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The Plastiki Arrives in Sydney

July 29th, 2010 · 1 Comment

The Plastiki arrives in Sydney, the 60-foot boat made from plastic water bottles and other recycled materials after sailing 8000 miles across the Pacific.

The Plastiki arrives in Sydney, Australia
The Plastiki seen here sailing into Sydney, near the famous Sydney Opera House landmark. Photo: Adventure Ecology.

Plastiki, the world’s first 60-foot catamaran made from recycled plastic water bottles sailed triumphantly into Sydney Harbor last Monday (26th July 2010, Sydney time) after an epic 8,000 mile journey across the Pacific Ocean from San Francisco.

The Plastiki crew of expert ocean sailors, adventurers, divers, photographers, and film makers all witnessed the horrific effects of pollution on the ocean during during their 4 month long journey. Skipper Jo Royle, Co-Skipper David Thomson, Expedition leader David de Rothschild, Olav Heyerdahl, Graham Hill, Luca Babini, Matthew Grey, Max Jourdan, Singeli Agnew and Vern Moen arrived in Sydney aboard the catamaran and were welcomed by a huge crowd of friends, supporters, and family members.

The Plastiki has remarkably remained afloat and seaworthy after the arduous trek from North America, a testimonial to David de Rothschild’s vision and the ingenuity of his team of boat designers and builders . It is constructed from 12,500 plastic water bottles (filled with carbon dioxide) and other recycled materials. The crew generated electricity to run the navigation and communication instruments on board from renewable sources: solar panels, wind and trailing turbines, and a bicycle generator.

Plastiki in San Francisco
The Plastiki near the Golden Gate Bridge at the start of her journey from San Francisco to Sydney. Photo: The Plastiki.

The Plastiki idea draws inspiration from a similar adventurous voyage – that of the Kon-Tiki by famed Norwegian explorer Thor Heyerdahl. Heyerdahl embarked on that voyage to show that people from South America in pre-Columbian times could have settled Polynesia by crossing the Pacific with the indigenous materials and level of technology available to them at the time.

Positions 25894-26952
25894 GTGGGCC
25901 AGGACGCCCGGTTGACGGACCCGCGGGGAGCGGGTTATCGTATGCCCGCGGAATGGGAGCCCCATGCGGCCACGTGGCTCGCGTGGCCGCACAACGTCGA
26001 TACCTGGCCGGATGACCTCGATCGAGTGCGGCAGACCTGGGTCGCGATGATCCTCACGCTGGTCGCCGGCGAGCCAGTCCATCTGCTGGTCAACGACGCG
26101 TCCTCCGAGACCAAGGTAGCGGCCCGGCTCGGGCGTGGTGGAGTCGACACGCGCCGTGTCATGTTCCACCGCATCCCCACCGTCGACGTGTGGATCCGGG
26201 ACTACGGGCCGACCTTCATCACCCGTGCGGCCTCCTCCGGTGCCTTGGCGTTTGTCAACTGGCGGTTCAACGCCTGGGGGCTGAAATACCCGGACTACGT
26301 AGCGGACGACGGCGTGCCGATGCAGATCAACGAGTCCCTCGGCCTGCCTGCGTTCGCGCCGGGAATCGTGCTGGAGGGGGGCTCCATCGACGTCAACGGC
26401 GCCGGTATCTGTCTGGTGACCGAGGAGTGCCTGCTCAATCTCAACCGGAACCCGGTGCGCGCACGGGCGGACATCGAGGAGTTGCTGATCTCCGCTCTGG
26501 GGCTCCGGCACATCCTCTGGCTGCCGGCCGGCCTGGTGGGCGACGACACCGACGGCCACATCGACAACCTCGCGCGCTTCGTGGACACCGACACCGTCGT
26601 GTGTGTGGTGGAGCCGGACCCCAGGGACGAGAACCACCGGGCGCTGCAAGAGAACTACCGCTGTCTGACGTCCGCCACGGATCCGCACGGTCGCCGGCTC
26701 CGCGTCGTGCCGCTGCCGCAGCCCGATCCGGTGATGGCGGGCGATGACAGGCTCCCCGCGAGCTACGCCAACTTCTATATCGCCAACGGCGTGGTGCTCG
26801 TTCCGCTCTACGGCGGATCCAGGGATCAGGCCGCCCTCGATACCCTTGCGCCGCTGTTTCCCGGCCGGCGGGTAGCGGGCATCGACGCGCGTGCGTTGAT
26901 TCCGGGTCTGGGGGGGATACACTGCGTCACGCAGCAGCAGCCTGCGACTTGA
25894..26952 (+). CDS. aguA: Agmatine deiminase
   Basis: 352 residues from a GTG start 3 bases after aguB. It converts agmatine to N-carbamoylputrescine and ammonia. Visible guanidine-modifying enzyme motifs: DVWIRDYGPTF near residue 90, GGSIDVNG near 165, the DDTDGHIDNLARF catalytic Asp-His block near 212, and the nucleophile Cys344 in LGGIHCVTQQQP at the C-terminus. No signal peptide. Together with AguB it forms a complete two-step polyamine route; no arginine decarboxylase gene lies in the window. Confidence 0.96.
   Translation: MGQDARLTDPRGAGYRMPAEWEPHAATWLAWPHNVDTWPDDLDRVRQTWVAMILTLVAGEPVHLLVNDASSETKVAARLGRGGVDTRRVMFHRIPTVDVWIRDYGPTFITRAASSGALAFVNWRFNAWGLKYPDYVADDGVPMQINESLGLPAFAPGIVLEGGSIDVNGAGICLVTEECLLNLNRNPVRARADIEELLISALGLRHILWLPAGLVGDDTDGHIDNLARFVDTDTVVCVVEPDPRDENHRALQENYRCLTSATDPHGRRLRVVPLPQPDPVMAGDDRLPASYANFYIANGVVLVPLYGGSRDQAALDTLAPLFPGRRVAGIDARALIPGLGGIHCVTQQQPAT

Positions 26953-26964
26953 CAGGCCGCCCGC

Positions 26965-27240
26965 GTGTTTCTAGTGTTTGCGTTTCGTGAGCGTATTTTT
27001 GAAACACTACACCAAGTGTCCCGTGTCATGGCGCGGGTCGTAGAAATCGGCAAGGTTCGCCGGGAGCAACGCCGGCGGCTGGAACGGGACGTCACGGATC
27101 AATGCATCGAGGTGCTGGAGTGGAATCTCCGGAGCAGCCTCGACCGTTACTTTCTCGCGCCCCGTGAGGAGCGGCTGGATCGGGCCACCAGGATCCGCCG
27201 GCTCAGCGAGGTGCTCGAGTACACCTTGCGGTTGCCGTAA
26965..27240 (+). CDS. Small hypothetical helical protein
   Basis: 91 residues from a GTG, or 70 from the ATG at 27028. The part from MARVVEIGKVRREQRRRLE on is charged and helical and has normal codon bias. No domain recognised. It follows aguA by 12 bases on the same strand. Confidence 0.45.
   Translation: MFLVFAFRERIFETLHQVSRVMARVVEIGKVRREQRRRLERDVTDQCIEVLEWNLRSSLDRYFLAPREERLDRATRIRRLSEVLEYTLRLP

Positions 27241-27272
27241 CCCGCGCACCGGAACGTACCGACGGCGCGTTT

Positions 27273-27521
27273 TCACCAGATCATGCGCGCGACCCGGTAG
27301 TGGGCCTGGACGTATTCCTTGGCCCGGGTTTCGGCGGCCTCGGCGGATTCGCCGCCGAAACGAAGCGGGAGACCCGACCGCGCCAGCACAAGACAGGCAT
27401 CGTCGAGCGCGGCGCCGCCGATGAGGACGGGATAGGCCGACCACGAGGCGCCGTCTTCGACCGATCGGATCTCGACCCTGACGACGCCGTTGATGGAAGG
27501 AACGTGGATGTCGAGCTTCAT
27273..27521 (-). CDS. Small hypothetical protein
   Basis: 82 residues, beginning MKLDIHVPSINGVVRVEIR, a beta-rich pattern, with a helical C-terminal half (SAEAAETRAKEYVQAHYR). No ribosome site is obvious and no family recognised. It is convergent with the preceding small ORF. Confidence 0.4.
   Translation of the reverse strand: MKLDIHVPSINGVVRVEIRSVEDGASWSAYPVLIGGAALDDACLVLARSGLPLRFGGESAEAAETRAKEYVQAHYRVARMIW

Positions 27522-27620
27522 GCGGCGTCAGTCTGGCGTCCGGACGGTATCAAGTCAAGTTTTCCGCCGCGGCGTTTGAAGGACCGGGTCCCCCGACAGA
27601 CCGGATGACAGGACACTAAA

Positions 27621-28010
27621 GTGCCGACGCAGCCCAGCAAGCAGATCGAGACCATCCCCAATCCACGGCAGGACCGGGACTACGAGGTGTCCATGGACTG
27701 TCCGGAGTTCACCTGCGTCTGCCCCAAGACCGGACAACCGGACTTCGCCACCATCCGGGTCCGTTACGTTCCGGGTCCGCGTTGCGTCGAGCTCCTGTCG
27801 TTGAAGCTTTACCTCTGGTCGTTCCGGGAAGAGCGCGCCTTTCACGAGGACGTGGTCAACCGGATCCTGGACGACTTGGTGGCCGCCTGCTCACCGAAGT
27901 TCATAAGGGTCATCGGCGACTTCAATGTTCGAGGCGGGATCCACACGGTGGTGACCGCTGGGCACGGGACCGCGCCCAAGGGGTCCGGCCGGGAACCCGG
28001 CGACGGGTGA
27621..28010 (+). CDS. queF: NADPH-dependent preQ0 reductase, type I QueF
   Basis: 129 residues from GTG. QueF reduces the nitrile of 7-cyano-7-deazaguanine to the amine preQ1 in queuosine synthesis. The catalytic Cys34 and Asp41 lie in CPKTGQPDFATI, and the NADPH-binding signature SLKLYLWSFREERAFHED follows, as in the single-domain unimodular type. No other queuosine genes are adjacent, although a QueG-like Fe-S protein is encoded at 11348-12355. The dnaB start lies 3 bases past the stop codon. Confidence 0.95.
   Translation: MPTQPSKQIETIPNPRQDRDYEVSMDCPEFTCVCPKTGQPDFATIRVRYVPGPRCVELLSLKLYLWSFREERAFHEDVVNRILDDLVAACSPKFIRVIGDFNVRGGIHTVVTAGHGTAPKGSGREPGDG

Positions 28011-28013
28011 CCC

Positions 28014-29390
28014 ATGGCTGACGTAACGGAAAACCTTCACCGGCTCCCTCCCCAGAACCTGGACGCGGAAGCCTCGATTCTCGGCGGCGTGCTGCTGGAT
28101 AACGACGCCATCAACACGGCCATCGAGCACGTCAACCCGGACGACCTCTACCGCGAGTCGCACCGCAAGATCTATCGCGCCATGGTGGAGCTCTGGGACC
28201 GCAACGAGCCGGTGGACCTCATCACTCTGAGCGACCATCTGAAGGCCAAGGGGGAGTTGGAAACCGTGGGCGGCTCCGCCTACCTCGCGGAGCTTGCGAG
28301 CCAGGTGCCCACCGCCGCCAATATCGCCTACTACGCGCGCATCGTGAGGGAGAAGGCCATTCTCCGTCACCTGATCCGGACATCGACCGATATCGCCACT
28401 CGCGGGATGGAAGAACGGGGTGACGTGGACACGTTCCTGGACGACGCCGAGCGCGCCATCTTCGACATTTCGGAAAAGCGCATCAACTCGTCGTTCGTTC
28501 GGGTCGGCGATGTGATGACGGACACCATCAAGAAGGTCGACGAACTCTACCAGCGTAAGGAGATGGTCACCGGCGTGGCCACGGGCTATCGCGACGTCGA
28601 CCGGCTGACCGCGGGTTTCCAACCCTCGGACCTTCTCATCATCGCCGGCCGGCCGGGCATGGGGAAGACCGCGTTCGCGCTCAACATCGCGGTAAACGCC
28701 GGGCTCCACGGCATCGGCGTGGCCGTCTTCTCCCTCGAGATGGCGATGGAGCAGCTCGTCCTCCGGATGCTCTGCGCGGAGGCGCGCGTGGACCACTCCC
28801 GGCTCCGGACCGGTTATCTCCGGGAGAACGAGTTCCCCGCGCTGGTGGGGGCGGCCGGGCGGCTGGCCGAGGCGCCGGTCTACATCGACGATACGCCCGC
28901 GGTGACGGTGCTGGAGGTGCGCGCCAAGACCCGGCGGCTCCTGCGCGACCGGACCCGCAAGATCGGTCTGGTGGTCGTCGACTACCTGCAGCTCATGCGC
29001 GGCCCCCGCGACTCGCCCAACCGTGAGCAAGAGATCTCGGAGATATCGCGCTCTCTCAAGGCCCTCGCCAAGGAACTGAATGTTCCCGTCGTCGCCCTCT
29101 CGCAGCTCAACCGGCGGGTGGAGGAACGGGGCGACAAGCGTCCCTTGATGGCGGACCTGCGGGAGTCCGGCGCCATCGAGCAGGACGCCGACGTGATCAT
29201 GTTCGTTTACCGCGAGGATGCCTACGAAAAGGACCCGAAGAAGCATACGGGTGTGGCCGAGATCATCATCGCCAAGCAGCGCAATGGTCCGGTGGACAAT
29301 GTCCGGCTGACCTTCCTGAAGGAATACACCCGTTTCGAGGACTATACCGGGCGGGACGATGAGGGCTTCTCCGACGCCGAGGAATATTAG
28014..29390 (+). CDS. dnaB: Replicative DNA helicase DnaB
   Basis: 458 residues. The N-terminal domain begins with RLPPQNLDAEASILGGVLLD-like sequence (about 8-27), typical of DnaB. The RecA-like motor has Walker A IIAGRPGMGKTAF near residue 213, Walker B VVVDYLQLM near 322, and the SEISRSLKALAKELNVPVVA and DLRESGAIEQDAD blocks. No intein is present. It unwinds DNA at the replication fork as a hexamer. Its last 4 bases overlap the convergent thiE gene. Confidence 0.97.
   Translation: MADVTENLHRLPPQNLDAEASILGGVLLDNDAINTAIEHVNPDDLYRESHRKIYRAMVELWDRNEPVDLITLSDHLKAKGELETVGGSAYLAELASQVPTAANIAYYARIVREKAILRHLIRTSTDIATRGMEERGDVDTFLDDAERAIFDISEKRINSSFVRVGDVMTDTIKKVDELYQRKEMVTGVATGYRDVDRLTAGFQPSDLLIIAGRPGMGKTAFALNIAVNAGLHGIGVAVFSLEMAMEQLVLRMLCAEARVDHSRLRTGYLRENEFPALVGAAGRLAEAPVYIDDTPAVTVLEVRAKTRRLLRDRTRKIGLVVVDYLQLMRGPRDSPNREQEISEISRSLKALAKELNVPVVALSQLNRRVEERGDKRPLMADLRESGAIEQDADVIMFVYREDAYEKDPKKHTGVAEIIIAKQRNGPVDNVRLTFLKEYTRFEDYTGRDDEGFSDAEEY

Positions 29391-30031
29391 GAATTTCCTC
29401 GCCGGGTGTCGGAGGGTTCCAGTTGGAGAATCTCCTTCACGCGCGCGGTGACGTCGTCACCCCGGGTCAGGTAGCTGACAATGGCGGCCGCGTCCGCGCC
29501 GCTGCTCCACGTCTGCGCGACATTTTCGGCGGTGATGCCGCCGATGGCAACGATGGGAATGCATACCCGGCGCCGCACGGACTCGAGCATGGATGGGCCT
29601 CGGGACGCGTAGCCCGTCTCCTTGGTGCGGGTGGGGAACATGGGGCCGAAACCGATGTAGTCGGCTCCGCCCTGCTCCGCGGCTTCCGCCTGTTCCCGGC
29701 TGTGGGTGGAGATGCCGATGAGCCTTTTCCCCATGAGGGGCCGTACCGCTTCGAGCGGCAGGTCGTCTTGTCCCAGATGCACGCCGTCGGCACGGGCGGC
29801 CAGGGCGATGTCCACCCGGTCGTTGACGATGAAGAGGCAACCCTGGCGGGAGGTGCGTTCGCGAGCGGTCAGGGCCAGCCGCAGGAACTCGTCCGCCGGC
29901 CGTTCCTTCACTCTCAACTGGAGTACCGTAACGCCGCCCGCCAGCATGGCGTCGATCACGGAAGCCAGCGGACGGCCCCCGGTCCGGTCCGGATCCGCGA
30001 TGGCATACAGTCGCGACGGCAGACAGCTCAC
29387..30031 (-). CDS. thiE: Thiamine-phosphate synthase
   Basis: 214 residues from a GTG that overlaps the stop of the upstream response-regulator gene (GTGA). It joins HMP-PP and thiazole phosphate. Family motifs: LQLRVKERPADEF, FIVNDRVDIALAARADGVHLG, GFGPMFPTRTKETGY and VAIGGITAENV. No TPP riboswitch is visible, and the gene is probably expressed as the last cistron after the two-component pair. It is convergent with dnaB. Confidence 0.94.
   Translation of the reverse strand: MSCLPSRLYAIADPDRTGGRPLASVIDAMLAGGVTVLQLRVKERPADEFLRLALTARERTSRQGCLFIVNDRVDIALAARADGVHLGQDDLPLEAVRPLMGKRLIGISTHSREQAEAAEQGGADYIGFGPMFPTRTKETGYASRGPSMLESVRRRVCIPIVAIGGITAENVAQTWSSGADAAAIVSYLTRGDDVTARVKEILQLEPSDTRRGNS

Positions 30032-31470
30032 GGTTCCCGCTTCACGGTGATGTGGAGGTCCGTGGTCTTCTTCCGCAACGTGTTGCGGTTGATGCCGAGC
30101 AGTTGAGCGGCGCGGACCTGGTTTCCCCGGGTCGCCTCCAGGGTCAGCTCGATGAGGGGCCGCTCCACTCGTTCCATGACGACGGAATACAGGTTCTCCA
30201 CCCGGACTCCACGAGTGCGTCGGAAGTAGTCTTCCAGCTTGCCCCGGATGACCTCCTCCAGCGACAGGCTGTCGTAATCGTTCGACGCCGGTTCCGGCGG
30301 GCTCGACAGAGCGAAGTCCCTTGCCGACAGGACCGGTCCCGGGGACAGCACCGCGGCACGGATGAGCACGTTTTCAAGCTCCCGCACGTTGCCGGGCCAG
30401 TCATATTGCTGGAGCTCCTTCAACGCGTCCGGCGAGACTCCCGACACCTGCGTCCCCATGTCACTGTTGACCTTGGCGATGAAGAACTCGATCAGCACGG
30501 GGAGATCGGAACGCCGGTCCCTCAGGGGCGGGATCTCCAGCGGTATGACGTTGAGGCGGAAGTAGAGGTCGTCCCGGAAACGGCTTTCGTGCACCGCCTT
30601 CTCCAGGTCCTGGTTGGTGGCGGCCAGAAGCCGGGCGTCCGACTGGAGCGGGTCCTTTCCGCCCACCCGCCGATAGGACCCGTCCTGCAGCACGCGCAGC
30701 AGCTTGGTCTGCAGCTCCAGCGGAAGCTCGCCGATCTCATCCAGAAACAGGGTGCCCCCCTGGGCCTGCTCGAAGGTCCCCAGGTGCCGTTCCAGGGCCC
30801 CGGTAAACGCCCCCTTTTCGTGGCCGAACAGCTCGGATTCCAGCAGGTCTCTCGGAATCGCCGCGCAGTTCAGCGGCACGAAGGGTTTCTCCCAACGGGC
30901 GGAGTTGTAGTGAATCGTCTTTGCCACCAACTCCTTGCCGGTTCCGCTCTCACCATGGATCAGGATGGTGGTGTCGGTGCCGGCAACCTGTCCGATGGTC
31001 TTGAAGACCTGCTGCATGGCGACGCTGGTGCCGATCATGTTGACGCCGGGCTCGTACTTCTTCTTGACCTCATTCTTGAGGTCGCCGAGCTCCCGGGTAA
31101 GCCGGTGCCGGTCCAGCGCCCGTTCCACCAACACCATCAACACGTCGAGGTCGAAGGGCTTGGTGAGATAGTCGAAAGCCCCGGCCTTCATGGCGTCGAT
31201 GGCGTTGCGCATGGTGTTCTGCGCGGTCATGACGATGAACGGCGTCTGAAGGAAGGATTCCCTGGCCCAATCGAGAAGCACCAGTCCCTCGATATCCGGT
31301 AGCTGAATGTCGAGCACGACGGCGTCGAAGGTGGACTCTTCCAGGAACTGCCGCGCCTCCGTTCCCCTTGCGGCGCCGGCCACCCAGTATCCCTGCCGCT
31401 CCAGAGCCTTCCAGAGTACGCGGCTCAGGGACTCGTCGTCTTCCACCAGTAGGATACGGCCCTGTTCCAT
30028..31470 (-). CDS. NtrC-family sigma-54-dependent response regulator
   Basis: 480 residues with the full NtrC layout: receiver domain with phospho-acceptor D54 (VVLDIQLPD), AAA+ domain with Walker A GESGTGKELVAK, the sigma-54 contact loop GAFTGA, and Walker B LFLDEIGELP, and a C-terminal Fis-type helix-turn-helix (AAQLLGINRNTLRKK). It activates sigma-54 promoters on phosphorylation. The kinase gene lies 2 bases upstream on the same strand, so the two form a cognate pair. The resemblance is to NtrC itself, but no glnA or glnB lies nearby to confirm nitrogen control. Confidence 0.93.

Another major inspiration was the seminal work on sustainability Cradle to Cradle: Remaking The Way We Make Things by William McDonough and Michael Braungart. In their book, the authors demonstrated that not only is it possible to create products that are forever useful at different stages of the product’s life cycle, but that such a model is both sustainable and profitable.


Video: The Plastiki Expedition.

The Plastiki set sail to demonstrate that the things we throw away so carelessly, like plastic, can be recycled and repurposed, and that there is a better, more earth-friendly alternative to our current consumerist lifestyle. They also wanted to show the severe impact of pollution on the ocean by deliberately sailing through the area in the Pacific Ocean known as the Great Pacific Garbage Patch.

As David de Rothschild puts it quite succinctly: “I think the very simple message is that it’s time that we beat waste when we start to look at it as a resource.”

Congratulations to David and the entire Plastiki crew and project support team. Well done, guys!

Tags: Plastic Recycling

1 response so far ↓

  • 1 Vinyl Banners // Jul 29, 2010 at 10:36 am

    I love that they took a big risk in building the boat, but I am equally happy that they are a floating billboard for the economy!